Comparative feudalism: feudalism in Western Europe, Japan and the Ottoman Empire. Pimentel, George en_US
dc.contributor.department History en_US 2014-06-20T17:38:27Z 2014-06-20T17:38:27Z 2002 en_US
dc.description Adviser: Ronald Messier. en_US
dc.description.abstract Over the centuries, the term feudalism has come to encompass a variety of definitions. This has led to numerous works concentrating on the subject of feudalism, with a majority of them focusing on western European feudalism. However, a definitive definition of feudalism that encompasses all of the variations and regional complexities does not exist. en_US
dc.description.abstract Utilizing both primary and secondary sources, this dissertation examines the historiography of feudalism with particular emphasis on the Western European feudal institutions of vassalage and benefice and the concept of private jurisdiction. I will begin with Western Europe because most historians agree that feudalism did exist in Western Europe although they may differ on their approaches in concluding that it did exist. en_US
dc.description.abstract A fully feudalized society will be said to exist if it meets all of the following criteria: (1) the government is based on personal relationships (vassalage), (2) individuals providing governmental services receive benefices (fief) in lieu of fixed monetary income, (3) individuals provide basic governmental services (protection and law) on a local level, and (4) the local lords who provide basic governmental services view these services as personal possessions. These elements do not have to progress in a linear fashion. Although all need to be present, it is possible for different regions to develop the component parts in different order. I will then examine the extent to which Japanese and Ottoman institutions possess these characteristics and compare them to Western Europe by using a sliding scale of feudalism. en_US
dc.description.abstract The sliding scale of feudal development identifies three degrees of feudalization. Each level is characterized by the existence of feudal institutions within a society. The scale begins with a non-feudal period lacking any elements of feudalism. Level 1 is a pre-feudal period in which some elements of feudalism exist, but not all. Level 2 is a partial-feudal society in which vassalage, fief, and local rule exist, but the society lacks the private jurisdiction aspect necessary in a fully developed feudal society. Level 3 is a fully feudalized society containing all institutions and necessary relationships incorporated into the society, including the inheritance of fiefs. Each region will be analyzed to determine how its society fits into the feudal scale, and then will be compared to the other regions to postulate the level of feudalization for each society at any given time. en_US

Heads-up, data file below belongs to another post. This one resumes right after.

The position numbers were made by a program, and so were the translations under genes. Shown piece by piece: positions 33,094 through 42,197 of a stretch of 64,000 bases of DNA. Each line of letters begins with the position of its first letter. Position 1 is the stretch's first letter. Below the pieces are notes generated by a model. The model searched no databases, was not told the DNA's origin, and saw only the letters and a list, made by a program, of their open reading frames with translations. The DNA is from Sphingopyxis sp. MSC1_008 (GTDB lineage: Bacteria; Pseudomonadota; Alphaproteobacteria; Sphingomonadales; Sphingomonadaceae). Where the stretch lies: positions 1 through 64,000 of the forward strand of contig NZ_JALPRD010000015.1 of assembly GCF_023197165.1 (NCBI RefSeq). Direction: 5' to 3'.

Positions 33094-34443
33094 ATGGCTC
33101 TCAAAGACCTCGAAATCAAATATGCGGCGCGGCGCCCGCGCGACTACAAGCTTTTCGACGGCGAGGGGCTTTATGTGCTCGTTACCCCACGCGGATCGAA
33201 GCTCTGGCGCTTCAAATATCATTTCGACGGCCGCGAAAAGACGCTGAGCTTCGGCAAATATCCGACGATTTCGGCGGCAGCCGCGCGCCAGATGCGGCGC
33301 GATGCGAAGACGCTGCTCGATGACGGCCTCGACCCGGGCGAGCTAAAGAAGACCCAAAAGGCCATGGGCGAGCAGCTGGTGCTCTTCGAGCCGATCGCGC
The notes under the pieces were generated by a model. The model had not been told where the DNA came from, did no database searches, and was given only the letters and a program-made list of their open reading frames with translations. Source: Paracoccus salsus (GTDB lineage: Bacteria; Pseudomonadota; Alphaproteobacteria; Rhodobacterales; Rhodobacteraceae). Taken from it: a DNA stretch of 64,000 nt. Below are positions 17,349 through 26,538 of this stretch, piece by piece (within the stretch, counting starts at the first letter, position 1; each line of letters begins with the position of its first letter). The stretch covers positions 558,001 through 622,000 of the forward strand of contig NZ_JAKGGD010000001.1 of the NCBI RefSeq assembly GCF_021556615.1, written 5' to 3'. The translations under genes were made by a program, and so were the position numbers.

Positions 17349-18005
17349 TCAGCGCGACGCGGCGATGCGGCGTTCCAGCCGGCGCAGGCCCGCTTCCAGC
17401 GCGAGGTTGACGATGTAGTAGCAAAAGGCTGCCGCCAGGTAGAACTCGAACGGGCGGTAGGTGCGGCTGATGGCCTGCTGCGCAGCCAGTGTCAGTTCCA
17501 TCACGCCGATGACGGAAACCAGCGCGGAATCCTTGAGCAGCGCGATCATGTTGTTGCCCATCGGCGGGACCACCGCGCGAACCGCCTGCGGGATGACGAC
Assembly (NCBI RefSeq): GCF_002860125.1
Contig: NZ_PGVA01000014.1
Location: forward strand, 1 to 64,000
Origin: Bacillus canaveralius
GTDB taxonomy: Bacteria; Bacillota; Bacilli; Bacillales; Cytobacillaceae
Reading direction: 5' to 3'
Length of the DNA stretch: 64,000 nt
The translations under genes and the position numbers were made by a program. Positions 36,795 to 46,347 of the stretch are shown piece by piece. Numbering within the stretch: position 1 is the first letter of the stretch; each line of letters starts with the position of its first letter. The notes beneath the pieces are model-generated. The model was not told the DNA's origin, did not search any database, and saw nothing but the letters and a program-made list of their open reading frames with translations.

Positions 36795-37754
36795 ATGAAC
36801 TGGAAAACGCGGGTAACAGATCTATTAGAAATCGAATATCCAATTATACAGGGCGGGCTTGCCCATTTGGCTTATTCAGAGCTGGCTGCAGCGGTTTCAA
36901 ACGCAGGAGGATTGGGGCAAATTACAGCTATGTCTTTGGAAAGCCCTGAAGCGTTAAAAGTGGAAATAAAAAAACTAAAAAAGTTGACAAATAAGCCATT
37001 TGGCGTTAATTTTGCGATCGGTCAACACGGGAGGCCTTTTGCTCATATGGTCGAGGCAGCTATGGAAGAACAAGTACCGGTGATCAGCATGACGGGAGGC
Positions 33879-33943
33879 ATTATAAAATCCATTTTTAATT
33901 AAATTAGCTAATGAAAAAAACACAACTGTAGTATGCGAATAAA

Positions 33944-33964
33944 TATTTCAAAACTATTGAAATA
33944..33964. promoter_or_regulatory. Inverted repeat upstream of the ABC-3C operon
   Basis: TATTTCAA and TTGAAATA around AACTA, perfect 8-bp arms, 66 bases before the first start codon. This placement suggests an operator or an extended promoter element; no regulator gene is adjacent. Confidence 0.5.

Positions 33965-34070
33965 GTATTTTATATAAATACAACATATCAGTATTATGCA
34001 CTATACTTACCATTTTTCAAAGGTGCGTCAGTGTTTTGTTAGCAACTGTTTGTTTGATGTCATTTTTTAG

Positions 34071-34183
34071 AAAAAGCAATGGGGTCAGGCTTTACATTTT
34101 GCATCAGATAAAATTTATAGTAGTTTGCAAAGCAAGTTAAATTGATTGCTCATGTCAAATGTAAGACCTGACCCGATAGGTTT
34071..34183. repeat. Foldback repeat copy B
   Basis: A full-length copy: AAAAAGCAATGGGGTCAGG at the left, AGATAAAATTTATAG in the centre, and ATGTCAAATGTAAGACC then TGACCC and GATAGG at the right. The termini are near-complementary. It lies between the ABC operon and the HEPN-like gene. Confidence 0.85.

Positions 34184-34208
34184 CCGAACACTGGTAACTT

dc.description.abstract It is my contention that feudalism defies definition in terms of a rigid model. Its complex nature requires a definition that is broad enough to take into account regional and cultural differences. Rather than a model with a fixed set of requirements as its base, a sliding scale could demonstrate both regional differences and similarities. At any particular time and place, a government can be more or less feudal. This type of sliding scale will be beneficial in that it can show comparisons across cultural lines and at the same time highlight differences in similar institutions. en_US
dc.description.abstract Feudal government evolved out of necessity, not from design. Feudalization is a process. It is something that is in the process of becoming more or less rather than something that is. Therefore, an accurate definition must not only consider the final product of feudalization, but must also take into consideration the process of feudalization to accurately understand this period of history in any region or society. en_US D.A. en_US
dc.publisher Middle Tennessee State University en_US
dc.subject.lcsh Feudalism Europe en_US
dc.subject.lcsh Feudalism Japan en_US
dc.subject.lcsh Feudalism Middle East en_US
dc.subject.lcsh History, Medieval en_US
dc.subject.lcsh History, European en_US
dc.subject.lcsh History, Middle Eastern en_US
dc.subject.lcsh History, Asia, Australia and Oceania en_US
dc.thesis.degreegrantor Middle Tennessee State University en_US
dc.thesis.degreelevel Doctoral en_US
dc.title Comparative feudalism: feudalism in Western Europe, Japan and the Ottoman Empire. en_US
dc.type Dissertation en_US
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